Russian officials said on Friday the deliveries of S-300 air defence missile systems to Iran cannot be implemented since the first contract was concluded long ago.
Russian President Vladimir Putin approved a decree to lift the ban on the delivery of the S-300 anti-missile defence systems to Iran on April 13, after Iran reached a nuclear framework deal on its nuclear program.
However, a clear date for the deliveries of the defence systems hasn’t been determined despite Putin lifting the ban almost two weeks ago.
Russian Deputy Foreign Minister Sergey Ryabkov said on Thursday the deliveries of S-300 systems to Iran should be elaborated.
"Since the contract was concluded long ago, naturally that it's impossible to just dust it off in the form it has been preserved," said Ryabkov during an interview with Russian news agency TASS.
"I do not think that it is a matter of near future.”
Russia and Iran increased their trade relations, being strong allies especially over the five years. The two energy-rich states are involved in arms sales, trade nuclear technology, energy, and intelligence agreements.
Putin described the ban for S-300 on Iran as “needless,” saying Iran’s nuclear track with the West is positive which caused him to take the decision.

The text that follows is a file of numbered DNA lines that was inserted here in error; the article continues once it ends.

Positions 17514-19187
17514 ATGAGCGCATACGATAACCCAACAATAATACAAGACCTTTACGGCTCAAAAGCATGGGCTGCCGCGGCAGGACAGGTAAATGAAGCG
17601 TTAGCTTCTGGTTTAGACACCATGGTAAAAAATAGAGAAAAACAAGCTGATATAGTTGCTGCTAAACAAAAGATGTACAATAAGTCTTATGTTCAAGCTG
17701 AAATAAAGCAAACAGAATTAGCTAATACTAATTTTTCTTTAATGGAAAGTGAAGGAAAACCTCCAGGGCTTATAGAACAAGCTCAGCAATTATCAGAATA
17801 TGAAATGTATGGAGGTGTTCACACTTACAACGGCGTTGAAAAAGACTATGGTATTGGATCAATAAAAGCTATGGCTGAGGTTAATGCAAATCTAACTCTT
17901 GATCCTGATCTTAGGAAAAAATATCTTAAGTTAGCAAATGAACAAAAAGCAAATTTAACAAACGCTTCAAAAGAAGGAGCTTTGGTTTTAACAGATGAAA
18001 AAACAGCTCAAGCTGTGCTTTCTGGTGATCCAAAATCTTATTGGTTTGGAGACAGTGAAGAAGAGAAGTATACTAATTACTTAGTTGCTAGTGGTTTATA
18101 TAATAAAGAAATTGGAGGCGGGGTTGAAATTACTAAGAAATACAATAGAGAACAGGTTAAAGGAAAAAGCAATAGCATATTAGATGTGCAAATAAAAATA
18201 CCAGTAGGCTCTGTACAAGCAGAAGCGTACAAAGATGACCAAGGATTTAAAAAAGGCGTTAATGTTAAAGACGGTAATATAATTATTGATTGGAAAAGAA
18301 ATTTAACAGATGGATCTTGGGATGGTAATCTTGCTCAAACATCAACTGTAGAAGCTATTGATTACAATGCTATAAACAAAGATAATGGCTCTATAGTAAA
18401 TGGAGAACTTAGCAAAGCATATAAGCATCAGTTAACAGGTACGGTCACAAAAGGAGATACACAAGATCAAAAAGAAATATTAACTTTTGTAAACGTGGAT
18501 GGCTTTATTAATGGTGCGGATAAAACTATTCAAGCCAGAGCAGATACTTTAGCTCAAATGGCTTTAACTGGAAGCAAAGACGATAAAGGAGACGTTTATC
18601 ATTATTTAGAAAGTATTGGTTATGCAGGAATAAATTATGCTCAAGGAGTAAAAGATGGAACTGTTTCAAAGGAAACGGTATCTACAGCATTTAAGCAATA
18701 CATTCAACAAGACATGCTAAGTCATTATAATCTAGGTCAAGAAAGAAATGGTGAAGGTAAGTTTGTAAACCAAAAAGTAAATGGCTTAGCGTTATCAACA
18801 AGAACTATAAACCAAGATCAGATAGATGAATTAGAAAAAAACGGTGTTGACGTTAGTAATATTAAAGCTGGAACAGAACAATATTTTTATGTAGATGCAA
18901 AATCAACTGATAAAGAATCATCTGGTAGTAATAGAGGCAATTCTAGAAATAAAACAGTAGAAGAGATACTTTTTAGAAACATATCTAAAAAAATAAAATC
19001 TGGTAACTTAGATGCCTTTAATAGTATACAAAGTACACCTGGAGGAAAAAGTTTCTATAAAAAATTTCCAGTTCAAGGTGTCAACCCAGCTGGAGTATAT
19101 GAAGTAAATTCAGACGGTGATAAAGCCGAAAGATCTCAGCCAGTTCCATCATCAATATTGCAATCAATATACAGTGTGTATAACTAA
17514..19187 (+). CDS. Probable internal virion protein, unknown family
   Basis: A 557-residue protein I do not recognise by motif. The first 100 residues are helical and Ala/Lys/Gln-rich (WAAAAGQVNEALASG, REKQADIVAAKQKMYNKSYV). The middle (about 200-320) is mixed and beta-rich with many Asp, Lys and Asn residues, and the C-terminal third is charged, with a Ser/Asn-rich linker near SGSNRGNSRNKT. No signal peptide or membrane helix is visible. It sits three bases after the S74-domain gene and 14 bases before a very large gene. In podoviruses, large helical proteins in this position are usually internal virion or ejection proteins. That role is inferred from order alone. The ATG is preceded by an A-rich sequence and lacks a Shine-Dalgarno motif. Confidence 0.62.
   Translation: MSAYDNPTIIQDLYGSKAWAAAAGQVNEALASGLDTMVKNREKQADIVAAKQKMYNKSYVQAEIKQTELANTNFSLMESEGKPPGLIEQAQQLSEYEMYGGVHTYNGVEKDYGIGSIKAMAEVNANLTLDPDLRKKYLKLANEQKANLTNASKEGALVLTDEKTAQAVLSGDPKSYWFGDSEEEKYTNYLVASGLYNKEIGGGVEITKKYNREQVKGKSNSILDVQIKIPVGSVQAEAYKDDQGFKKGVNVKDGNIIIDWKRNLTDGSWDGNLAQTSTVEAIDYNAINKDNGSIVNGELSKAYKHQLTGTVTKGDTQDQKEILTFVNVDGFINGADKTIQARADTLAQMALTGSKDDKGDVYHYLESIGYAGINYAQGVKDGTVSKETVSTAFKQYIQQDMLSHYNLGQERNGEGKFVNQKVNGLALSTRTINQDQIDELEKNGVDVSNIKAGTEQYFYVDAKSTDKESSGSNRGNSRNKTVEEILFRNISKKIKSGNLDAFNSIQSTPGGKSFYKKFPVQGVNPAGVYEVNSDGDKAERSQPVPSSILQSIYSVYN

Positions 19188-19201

“We do not see any reason to continue to keep the ban [on the delivery of the S-300] unilaterally," said Putin.
Iran and the P5+1 world powers - the U.S., Russia, the UK, China, France, and Germany - reached a framework deal on Iran’s nuclear program on April 2 in the Swiss city of Lausanne in exchange for removing all economic sanctions from the country.
US and Israel opposed Putin’s S-300 desicion
Days after Putin lifted the S-300 ban, the United States President Barack Obama and Israeli Prime Minister Benjamin Netanyahu expressed their dissatisfaction.
Obama, in response to Putin’s decision, said he would sign a compromise bill which would give Congress a voice on the nuclear talks with Iran, backing down from his veto threat on any possible legislation on the nuclear deal.
Netanyahu also criticised the decision and informed the Russian president Israel was disappointed, during a phone call on April 14, the next day Putin lifted the ban.
Netanyahu told Putin, according to Israeli Prime Minister’s Office, the decision of selling the defence systems to Iran would only make Iran more aggressive in the region and threaten security in the Middle East.
"After this weapons deal, is there anyone that still seriously claims that this agreement with Iran will make the Middle East safer?" Netanyahu asked Putin.